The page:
If you’ve missed periods, you are perimenopausal. It’s likely that you are experiencing symptoms of less circulating estrogen. Hot flashes are the most common symptom from that, but the way we experience sex changes too. Medications taken for other conditions can compound the issue.
It is not unusual to for orgasms to differ in sensation as a reflection of differing stimulation. Using a warming lubricant may help with arousal, or considering localized (vaginal) estrogen could also help. To help with arousal with a partner, you can introduce new techniques or bonding behaviors. With a partner or on your own, you might experiment with erotica—either books or DVDs. You may want to use a vibrator, or if you've been using one and it doesn't seem to be helping any more, consider one that offers more stimulation.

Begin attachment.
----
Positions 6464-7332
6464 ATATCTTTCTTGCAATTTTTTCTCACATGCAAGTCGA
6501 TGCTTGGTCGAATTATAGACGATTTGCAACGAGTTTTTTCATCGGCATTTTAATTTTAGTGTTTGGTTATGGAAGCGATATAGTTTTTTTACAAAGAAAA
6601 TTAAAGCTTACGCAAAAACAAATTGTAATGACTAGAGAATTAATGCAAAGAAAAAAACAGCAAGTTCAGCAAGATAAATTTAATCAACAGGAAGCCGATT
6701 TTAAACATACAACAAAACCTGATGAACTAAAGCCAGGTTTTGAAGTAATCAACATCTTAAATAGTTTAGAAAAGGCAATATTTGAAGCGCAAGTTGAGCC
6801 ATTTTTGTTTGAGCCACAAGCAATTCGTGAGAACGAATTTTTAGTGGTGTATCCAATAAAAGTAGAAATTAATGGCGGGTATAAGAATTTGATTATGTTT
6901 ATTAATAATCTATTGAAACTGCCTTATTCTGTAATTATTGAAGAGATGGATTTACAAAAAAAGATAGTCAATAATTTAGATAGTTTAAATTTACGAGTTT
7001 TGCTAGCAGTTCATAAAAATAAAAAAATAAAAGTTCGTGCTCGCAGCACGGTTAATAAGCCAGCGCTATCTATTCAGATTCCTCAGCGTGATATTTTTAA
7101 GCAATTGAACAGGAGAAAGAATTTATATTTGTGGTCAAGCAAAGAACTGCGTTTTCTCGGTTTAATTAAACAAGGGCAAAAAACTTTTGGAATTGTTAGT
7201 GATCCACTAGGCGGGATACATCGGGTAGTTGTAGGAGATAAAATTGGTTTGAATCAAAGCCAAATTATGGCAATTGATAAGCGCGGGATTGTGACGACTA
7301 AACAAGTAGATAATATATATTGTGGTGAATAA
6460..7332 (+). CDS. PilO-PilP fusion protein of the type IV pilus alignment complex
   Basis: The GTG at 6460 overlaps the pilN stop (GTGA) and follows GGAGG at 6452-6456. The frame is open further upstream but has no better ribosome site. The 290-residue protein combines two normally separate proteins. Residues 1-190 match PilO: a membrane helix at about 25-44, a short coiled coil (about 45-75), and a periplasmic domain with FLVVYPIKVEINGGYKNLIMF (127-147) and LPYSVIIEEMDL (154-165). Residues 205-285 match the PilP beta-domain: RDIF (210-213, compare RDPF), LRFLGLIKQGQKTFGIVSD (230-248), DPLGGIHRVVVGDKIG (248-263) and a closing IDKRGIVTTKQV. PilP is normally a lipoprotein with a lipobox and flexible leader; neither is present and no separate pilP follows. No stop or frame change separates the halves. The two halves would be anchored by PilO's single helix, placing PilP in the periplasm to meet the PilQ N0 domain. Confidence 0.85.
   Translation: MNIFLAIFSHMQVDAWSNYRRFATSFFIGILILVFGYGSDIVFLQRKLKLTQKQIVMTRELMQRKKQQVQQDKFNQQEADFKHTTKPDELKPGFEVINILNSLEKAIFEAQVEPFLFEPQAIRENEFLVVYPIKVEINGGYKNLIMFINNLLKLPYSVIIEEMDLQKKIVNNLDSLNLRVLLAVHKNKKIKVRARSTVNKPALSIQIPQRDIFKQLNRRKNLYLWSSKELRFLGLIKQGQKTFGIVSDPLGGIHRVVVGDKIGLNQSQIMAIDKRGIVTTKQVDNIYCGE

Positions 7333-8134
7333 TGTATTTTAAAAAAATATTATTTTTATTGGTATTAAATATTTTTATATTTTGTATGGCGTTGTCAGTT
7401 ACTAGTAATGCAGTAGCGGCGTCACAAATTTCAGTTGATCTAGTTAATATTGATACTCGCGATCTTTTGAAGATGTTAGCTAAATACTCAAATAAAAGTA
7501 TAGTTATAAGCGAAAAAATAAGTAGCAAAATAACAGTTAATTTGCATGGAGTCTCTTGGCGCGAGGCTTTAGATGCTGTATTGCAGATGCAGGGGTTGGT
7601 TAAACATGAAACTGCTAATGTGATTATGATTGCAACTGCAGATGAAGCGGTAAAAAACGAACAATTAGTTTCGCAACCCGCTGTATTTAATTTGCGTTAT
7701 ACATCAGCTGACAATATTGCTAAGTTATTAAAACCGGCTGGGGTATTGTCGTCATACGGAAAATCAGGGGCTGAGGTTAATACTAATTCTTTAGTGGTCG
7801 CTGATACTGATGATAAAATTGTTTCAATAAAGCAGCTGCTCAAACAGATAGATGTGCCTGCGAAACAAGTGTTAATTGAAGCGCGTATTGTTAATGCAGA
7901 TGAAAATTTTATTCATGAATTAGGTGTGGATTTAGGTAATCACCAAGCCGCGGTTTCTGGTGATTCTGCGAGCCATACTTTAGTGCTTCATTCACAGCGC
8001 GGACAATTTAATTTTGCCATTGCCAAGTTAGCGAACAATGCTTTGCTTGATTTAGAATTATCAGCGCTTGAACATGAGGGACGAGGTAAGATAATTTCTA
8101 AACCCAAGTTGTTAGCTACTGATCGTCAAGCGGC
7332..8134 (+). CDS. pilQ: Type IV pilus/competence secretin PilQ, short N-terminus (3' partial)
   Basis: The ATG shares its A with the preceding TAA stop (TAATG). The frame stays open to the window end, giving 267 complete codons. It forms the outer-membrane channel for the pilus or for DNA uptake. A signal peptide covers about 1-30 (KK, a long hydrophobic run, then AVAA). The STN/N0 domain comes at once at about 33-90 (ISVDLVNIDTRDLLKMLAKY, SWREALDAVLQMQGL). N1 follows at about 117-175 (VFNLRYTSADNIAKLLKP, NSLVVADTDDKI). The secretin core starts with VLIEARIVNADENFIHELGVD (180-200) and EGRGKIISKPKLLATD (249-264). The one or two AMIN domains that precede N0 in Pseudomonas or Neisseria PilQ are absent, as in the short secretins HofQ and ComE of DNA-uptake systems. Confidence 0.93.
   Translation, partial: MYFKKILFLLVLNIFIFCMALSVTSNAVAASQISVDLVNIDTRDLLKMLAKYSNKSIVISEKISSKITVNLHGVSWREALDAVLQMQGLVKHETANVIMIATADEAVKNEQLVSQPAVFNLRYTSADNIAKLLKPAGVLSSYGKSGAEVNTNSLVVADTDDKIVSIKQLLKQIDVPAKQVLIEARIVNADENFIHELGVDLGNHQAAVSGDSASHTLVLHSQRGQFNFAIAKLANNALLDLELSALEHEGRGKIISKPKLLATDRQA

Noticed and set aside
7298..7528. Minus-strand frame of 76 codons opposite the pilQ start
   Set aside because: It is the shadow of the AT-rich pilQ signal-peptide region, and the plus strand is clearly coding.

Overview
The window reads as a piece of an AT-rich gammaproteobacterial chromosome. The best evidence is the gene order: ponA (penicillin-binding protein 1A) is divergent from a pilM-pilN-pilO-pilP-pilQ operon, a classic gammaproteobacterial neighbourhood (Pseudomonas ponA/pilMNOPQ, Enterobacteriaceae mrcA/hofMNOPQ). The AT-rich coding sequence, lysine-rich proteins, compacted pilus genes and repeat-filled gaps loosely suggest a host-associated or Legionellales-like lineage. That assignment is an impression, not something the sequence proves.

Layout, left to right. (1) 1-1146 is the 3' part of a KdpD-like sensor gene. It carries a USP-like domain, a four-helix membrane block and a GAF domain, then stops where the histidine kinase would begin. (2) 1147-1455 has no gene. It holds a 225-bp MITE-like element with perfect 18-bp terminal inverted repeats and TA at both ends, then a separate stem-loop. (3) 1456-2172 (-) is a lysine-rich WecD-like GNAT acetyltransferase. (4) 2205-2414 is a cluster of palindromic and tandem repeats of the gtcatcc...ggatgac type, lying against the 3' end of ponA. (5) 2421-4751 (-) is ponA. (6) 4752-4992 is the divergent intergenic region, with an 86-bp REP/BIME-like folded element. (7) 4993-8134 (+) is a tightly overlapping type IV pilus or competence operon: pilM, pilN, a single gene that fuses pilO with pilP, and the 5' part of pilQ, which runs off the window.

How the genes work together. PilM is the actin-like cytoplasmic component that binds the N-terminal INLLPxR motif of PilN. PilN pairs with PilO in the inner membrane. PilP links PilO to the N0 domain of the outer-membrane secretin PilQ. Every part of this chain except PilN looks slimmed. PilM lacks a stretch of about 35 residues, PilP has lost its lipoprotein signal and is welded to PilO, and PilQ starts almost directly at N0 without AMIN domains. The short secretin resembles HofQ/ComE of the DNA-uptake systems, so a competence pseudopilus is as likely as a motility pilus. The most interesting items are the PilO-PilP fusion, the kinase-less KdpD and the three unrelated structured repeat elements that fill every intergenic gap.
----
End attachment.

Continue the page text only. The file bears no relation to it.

Welcome to this new phase of sexual life!
As a general rule, women over 40 need more stimulation to become aroused enough for good sex. When we were young, just thinking about making love with our partners may have been enough to arouse us physically, but as we grow older, as sex hormones decrease and distractions build, it takes more. But not too much more. For some of us, reading a steamy novel will do it. For others, visual stimulation works better. A hot movie, for instance.
Ever since I first conceived of MiddlesexMD, one of my goals has been to gather a tasteful collection of erotica, visual and verbal art that will stimulate arousal in older women. All we had to do is find it, right? How hard could that be?